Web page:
History is full of women scientists who have made world-changing contributions to science. Some may be familiar — others are mostly unknown.
1. Enheduanna — The Earliest Recorded Female Astronomer
Modern astronomy and mathematics trace back to the ancient Sumerians, where science was in the hand of astronomer priests who read the heavens to determine the agricultural and calendrical year. Few of these early astronomers were named. However, Enheduanna is one of the exceptions.
High priestess to the moon goddess Inanna in Ur sometime around 2354BC, Enheduanna is the first-ever recorded female astronomer. Cuneiform tablets record how she “gives advice to all the lands; she measures off the heavens; she places measuring-cords on the earth.” Enheduanna’s skills and power ensured her authority in Ur — and her place in posterity.
2.Tapputi-Belatekallim — One of the World’s Earliest Chemists
Tapputi-Belatekallim was a perfume maker in ancient Babylon in the second millennium BC. A leader in her field, Tapputi oversaw the official perfumery in the royal palace.
Extracting the essences of plants and flowers was an exact science — literally. Tapputi was a skilled chemist, with knowledge of the chemical processes of sublimation and extraction and the first female chemist ever recorded. Surviving records of her methods show that she used a still for her extractions — the earliest description of this apparatus in history.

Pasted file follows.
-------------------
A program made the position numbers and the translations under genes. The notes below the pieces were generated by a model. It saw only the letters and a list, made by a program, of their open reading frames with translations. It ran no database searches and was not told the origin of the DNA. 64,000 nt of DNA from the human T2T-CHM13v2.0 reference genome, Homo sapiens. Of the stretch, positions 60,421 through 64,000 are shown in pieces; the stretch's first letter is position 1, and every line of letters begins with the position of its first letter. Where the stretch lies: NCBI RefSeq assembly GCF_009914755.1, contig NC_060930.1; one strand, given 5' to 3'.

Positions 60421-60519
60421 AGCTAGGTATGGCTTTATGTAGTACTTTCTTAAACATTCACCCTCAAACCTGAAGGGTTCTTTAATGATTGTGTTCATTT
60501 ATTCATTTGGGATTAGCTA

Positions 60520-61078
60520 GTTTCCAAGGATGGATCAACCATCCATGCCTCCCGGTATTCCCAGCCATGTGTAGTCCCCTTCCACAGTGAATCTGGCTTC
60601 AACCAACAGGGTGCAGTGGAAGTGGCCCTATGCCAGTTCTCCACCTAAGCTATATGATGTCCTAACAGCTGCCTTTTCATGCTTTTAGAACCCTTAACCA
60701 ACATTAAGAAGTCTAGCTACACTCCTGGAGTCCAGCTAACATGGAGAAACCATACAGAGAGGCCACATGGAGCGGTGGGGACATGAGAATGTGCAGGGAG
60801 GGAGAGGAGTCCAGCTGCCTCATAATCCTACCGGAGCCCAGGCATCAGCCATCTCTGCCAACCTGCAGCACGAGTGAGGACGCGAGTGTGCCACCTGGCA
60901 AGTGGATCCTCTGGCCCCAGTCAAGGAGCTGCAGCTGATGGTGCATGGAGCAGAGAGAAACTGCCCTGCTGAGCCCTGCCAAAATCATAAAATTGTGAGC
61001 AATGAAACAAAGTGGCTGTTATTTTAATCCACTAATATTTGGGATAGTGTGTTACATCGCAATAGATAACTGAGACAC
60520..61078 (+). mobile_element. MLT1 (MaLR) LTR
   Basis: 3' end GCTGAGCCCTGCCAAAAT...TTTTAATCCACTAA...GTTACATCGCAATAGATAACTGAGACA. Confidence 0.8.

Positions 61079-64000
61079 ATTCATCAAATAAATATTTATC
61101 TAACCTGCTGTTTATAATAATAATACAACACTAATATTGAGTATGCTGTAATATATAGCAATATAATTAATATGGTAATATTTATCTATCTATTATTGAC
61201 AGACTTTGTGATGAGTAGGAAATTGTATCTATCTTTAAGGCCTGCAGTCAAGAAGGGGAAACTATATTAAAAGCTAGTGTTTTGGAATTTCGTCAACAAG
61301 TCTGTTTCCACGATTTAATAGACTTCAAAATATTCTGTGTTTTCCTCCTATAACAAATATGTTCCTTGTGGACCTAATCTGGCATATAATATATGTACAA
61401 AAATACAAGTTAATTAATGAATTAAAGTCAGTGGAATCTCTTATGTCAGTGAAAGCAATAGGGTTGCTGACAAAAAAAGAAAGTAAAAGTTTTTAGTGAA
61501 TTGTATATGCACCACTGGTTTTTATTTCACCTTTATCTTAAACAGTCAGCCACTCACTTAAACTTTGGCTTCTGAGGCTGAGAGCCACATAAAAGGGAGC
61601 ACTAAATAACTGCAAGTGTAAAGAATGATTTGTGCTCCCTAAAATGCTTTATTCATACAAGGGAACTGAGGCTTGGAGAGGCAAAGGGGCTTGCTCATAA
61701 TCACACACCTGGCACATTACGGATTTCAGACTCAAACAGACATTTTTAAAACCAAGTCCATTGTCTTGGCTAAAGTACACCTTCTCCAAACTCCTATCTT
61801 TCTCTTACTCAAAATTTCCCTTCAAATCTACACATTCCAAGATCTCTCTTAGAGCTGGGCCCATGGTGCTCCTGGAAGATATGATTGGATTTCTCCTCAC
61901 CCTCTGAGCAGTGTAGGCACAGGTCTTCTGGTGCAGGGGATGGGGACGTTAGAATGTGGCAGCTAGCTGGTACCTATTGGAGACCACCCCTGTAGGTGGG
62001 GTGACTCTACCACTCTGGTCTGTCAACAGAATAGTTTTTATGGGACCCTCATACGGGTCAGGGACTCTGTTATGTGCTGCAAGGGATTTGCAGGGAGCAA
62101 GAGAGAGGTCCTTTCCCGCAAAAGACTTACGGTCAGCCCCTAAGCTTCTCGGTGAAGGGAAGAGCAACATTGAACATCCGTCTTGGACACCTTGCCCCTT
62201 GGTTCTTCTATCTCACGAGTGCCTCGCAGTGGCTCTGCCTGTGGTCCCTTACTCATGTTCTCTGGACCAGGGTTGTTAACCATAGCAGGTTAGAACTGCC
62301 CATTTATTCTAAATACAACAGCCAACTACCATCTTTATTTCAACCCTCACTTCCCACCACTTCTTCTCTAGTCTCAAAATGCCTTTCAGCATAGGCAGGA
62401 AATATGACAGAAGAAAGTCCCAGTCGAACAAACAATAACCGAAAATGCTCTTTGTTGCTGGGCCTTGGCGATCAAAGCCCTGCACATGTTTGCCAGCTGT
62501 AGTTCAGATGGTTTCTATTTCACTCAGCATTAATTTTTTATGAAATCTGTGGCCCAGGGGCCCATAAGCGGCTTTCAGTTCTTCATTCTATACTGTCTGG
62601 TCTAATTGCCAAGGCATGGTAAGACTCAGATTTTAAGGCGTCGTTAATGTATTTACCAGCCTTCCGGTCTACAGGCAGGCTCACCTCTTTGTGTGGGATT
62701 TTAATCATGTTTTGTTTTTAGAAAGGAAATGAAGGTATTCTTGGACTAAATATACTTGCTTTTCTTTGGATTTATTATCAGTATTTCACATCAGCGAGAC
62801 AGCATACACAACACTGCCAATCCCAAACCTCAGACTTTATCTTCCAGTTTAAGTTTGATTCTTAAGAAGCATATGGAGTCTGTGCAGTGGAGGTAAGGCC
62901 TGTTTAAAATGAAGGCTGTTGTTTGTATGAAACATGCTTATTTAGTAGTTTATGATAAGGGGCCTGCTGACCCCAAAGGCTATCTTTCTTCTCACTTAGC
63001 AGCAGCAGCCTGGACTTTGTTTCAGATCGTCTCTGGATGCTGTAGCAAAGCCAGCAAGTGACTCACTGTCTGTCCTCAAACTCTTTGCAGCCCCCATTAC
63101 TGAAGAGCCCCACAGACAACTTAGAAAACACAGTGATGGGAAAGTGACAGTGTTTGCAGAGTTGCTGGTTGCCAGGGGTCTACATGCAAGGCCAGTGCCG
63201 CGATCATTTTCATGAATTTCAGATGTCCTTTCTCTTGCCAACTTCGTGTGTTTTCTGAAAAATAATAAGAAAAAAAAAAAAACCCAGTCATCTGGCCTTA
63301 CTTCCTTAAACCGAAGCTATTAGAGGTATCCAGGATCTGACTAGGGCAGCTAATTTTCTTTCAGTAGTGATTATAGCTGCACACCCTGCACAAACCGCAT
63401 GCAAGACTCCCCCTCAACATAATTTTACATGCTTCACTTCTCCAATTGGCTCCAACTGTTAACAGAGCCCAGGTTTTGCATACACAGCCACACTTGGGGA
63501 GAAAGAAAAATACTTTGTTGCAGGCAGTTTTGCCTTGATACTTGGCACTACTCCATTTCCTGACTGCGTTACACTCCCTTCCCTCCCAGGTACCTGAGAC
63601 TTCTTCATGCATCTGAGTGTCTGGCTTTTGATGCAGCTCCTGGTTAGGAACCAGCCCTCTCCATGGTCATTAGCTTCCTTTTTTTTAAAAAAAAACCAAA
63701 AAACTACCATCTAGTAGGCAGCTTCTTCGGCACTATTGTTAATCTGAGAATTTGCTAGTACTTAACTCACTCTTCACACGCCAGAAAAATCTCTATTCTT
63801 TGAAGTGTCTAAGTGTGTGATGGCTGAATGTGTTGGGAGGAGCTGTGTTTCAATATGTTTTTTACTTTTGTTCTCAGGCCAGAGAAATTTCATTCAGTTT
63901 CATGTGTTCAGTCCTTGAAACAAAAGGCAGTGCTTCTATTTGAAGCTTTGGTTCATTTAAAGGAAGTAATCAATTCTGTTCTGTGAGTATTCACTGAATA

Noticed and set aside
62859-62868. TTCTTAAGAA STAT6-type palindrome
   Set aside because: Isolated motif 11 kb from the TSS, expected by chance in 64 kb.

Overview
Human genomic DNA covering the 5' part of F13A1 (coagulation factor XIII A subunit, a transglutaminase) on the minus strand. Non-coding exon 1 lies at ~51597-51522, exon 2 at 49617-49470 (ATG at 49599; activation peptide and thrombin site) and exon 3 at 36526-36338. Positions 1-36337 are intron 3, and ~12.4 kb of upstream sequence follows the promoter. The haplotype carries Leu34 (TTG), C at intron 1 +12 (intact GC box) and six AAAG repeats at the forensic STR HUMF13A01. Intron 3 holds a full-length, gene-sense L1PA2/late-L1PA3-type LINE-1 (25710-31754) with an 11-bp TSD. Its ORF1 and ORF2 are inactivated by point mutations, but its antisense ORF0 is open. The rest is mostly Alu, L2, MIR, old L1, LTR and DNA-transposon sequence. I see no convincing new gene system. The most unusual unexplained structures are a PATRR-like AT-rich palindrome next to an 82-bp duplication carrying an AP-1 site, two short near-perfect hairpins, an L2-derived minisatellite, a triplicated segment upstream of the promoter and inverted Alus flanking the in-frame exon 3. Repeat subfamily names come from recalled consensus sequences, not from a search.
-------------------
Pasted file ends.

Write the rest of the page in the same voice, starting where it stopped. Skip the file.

3. Ada Lovelace — The First Computer Programmer
Ada Lovelace was the daughter of Lord Byron. Her parents’ marriage ended in 1816 when she was just two months old. Ada’s mother was determined to school any Byronic traits out of her daughter — so she had Ada tutored in mathematics. Ada excelled at the subject and in 1833 put her talent to good use when she created a programme for Charles Babbage’s Analytical Machine, a calculating machine and early type of computer. Thus Lovelace became the first computer programmer. The first programming language, “Ada”, was named after her. The second Tuesday in October is also celebrated as Ada Lovelace day.
4. Marie Curie — Pioneer of Radiation and Radium
Polish-born nineteenth-century scientist Marie Curie is arguably the most famous name on the list. Along with her husband Pierre, Curie began work on the recently discovered, invisible rays given off by Uranium. As an extension of this work, the Curies found a new element, polonium. However, in 1902, Marie alone isolated radium. Her discoveries earned her the joint Nobel Prize for Chemistry in 1903 and laid the foundation for modern treatments for cancer.
5. Nettie Stevens and the Secret of Human Sex Chromosomes
Nettie Stevens entered the world of scientific research rather late. She began her career teaching high school biology before enrolling at Stanford University when she was in her 30’s. In 1903, Stevens acquired her PhD and moved into the field of chromosomal research. Her pioneering work established that females only carried X chromosomes while men carried both X and Y — establishing that men determined the sex of children.
6. Cecilia Payne-Gaposchkin — First Person to Discover the Composition of Stars